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A walk-in is a New Age concept of a person whose original soul has departed their body and has been replaced with a new, different, soul.[1][2][3][4][5] Ruth Montgomery popularized the concept in her 1979 book Strangers Among Us.[1][2][3][4][5]


Believers maintain that it is possible for the original soul of a human to leave a person's body and for another soul to "walk in". In Montgomery's work, souls are said to "walk in" during a period of intense personal problems on the part of the departing soul, or during or because of an accident or trauma. Some other walk-ins describe their entry as occurring based on prior agreement and when the previous soul was complete. The walk-in being/individual retains the memories of the original personality, but does not have emotions associated with the memories. As they integrate they bring their own mental, emotional, spiritual consciousness and evolve the life to resonate with their purpose and intentions. Incarnating into a fully grown body allows the walk-in soul to engage in embodiment without having to go through the two decades of maturation that humans need to reach adulthood. A walk-in soul also does not experience the conditioning of childhood and has a different relationship to life because they were not born.[6][1][5]

In popular culture[edit]

The 1941 film Here Comes Mr. Jordan and the 1978 remake Heaven Can Wait portrays one soul replacing a recently deceased man's soul and reviving to inhabit his body.

The Hawkgirl comics, the K-PAX series of books and film, and the Twilight Zone episode "The Last Rites of Jeff Myrtlebank" have all featured situations similar or identical to walk-in experiences, although the term "walk-in" is not used.

In the Death of Superman story cycle, a handful of new superheroes appeared, among them John Henry Irons, who called himself the "Man of Steel". He never claimed to be the real Superman, but Lois Lane speculated that if Superman were really dead, perhaps his soul had moved into Irons' body as a walk-in, and she used that word.[7]

The X-Files episode "Red Museum" discusses walk-ins, described by Mulder as enlightened spirits who have taken possession of the bodies of people who have lost hope and who want to leave their life. The concept is returned to in the episodes "Sein Und Zeit" and "Closure".

In the TV series Ghost Whisperer, the season 4 episode "Threshold" used the term "step-in" when the soul of one of the series' main characters, who had died in the previous episode, enters the body of a man who dies in an unrelated accident.

Stephen King speaks of "walk-ins" several times in books 6 and 7 of The Dark Tower novels, but King's walk-ins are usually physical travellers, or - when they possess another's body - are more guests, sharing the body with the original mind as strangers. John Callum mentions them in The Dark Tower VI: Song of Susannah. The term is also used in the CODA section of this book. In The Talisman, cowritten by King, the concept of "Twinners" is presented in a similar manner: Twinners are separate but fundamentally similar individuals that live parallel existences on Earth and in the world of the Territories. If either or both of the pair gain awareness of their Twinner, they can learn to occupy the other's body in their respective worlds in style of a walk-in.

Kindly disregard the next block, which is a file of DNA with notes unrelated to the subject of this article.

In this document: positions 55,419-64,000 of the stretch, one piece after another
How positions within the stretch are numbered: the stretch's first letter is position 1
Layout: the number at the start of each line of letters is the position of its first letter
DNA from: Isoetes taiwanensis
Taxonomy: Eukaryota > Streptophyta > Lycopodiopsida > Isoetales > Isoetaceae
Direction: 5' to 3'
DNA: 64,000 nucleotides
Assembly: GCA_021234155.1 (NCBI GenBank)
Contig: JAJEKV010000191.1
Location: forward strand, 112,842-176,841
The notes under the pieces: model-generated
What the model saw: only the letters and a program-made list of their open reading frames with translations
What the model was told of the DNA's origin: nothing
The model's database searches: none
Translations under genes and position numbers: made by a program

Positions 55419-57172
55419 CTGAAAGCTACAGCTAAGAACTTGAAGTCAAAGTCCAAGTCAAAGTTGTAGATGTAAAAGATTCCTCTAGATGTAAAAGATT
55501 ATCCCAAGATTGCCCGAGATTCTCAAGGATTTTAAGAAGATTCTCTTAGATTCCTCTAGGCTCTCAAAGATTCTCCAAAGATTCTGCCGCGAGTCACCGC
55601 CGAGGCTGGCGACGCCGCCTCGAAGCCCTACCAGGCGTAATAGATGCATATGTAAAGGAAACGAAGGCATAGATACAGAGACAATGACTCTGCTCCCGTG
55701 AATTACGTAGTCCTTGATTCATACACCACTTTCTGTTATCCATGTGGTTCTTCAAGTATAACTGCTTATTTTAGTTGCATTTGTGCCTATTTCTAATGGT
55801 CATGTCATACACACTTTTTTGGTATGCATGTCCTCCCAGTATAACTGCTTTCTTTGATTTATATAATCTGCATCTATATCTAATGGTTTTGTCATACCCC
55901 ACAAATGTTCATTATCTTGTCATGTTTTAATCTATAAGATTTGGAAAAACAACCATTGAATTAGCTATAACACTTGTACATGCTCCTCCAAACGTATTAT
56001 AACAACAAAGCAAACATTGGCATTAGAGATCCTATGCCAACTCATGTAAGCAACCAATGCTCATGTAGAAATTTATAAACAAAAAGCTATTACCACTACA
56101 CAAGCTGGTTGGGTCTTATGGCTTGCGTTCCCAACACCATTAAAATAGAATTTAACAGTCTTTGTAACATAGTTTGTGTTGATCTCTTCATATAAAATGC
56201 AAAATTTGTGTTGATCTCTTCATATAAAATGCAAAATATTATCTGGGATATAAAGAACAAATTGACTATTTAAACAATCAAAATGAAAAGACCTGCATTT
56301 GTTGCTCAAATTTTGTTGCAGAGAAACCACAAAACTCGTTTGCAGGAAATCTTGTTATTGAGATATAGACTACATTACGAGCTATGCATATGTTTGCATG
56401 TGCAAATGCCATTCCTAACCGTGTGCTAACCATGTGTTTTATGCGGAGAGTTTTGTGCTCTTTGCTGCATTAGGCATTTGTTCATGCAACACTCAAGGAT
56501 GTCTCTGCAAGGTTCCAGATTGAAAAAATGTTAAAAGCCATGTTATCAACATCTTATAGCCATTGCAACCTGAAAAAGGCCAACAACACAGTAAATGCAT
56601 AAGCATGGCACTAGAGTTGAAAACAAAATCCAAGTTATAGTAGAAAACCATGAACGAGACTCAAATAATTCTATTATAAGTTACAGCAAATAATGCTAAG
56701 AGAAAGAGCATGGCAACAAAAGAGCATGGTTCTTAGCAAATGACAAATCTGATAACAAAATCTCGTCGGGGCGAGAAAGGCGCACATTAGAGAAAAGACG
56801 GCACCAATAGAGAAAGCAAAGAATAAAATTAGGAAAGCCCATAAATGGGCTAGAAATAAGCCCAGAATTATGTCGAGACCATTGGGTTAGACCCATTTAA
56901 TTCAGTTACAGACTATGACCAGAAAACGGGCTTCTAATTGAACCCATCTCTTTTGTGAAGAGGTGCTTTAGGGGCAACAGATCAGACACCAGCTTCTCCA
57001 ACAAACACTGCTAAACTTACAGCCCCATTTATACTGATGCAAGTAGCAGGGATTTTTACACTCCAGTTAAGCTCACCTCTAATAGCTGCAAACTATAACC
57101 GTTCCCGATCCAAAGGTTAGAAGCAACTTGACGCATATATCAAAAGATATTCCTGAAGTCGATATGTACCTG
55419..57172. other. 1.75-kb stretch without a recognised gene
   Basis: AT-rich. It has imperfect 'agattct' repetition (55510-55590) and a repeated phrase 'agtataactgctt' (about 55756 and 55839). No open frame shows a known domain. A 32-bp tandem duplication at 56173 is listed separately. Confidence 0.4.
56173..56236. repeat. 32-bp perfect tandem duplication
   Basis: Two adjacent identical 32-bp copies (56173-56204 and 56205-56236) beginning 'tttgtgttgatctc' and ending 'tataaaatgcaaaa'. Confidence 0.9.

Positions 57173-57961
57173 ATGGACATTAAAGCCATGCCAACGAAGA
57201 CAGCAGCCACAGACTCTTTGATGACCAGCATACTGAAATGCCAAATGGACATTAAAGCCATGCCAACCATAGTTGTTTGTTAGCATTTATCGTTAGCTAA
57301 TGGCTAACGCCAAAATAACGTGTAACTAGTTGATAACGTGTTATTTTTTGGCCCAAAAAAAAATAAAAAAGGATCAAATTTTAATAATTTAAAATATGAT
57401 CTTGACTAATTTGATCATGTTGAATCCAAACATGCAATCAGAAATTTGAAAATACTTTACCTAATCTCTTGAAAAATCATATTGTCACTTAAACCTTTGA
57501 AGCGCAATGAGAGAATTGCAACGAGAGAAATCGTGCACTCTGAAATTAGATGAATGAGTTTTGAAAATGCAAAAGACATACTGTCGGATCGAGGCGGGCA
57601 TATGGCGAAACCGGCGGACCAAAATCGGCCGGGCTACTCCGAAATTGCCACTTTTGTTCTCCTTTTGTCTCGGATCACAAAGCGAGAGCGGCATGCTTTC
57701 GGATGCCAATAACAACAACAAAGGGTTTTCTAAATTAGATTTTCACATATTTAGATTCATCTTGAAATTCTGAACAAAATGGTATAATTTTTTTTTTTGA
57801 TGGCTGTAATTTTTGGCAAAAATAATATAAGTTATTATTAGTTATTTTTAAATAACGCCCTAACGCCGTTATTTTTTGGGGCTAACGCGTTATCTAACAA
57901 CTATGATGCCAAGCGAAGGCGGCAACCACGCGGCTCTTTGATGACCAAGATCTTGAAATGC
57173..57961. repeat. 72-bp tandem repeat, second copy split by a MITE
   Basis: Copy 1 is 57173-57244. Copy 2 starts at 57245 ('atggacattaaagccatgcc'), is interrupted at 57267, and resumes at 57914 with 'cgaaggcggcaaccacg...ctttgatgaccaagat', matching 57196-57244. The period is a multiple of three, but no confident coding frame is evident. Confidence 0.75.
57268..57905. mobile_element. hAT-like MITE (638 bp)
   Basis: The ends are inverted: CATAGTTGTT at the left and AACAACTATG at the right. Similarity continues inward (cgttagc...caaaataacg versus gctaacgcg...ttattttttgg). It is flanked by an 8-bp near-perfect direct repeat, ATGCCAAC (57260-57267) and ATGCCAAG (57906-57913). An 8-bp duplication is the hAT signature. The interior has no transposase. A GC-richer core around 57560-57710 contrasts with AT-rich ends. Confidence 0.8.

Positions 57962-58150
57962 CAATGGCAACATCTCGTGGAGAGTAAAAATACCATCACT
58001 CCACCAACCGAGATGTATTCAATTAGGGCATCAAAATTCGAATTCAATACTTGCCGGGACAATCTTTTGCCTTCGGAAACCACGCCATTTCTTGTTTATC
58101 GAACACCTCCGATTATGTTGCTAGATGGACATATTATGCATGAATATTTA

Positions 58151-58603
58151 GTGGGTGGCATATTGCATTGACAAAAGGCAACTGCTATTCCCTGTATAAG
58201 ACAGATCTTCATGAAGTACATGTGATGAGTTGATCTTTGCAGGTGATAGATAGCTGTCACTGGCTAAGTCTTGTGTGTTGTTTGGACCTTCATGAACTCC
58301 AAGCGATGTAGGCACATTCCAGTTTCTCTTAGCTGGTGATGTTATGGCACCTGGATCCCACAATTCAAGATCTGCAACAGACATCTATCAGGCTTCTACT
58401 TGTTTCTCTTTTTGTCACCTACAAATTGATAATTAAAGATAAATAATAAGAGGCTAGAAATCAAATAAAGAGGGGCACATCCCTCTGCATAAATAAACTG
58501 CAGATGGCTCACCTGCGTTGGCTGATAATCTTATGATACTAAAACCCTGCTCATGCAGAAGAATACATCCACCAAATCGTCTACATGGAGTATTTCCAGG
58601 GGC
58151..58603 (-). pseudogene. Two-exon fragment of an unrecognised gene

The main character Myne in "Ascendance of a Bookworm" is a walk-in. Originally a light novel, the story was released in anime format October 2019.

See also[edit]


  1. ^ a b c Lewis, James R. The Encyclopedia of Cults, Sects, and New Religions. Prometheus Books, 2002. p. 382.
  2. ^ a b Lewis, James R. Legitimating New Religions. Rutgers University Press, 2003. pp. 130–131.
  3. ^ a b York, Michael. The Emerging Network: A Sociology of the New Age and Neo-pagan Movements. Rowman & Littlefield, 1995. p. 72.
  4. ^ a b McClelland, Norman C. Encyclopedia of Reincarnation and Karma. McFarland, 2010. p. 276.
  5. ^ a b c Bjorling, Joel. Reincarnation: A Bibliography. Taylor & Francis, 1996. pp. 141–142.
  6. ^ Partridge, Christopher. UFO Religions. Routledge, 2012. pp. 114–115.
  7. ^ Stern, Roger. The Death and Life of Superman (novelization of the Death of Superman storyline). Random House Publishing Group, 1994. p. 365. "I knew all along that Superman would return, and now he has. Not necessarily in the form people might have expected, but it was him. Listen, have you ever heard of a walk-in spirit? When a body has been abandoned by one spirit but is not yet uninhabitable, then another spirit can move in. Anyway, whatever he is, the cards tell me for sure that the man who saved me today is definitely the Man of Steel. For sure."